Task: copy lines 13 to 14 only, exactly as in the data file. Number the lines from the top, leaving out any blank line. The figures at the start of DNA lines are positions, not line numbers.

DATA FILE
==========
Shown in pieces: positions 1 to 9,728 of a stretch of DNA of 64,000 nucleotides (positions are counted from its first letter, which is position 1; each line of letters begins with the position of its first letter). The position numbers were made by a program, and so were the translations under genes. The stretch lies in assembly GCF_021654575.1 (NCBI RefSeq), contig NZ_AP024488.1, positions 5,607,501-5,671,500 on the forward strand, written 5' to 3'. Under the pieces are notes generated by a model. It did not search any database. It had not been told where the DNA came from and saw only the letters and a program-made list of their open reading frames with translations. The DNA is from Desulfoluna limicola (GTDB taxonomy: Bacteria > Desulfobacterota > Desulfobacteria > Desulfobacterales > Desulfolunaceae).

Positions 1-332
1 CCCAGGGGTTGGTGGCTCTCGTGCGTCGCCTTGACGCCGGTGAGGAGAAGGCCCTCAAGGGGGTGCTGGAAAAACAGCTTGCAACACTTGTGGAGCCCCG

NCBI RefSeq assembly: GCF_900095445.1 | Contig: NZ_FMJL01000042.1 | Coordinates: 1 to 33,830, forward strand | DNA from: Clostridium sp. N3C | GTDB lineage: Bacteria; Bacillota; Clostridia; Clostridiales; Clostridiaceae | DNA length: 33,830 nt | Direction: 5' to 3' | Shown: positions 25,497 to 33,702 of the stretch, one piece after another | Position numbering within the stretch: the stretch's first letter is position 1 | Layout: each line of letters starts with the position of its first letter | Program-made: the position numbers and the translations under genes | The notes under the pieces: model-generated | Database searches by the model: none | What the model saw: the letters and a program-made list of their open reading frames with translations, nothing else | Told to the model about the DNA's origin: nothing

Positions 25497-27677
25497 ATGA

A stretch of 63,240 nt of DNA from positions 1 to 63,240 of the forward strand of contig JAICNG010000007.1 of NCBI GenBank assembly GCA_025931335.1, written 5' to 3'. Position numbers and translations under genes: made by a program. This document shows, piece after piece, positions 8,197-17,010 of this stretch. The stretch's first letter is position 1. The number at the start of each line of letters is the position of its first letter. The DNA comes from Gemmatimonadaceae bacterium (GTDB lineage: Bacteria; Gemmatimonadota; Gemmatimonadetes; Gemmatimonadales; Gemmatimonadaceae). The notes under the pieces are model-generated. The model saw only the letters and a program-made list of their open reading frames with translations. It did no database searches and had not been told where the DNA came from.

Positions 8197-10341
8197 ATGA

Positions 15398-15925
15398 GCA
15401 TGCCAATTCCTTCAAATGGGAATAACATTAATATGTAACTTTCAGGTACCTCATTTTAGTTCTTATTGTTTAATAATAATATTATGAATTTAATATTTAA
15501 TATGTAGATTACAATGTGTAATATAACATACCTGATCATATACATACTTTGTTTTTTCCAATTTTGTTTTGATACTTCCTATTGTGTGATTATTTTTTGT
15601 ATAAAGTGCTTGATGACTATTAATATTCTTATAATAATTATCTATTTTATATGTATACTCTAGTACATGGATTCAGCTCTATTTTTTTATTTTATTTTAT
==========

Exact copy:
15501 TATGTAGATTACAATGTGTAATATAACATACCTGATCATATACATACTTTGTTTTTTCCAATTTTGTTTTGATACTTCCTATTGTGTGATTATTTTTTGT
15601 ATAAAGTGCTTGATGACTATTAATATTCTTATAATAATTATCTATTTTATATGTATACTCTAGTACATGGATTCAGCTCTATTTTTTTATTTTATTTTAT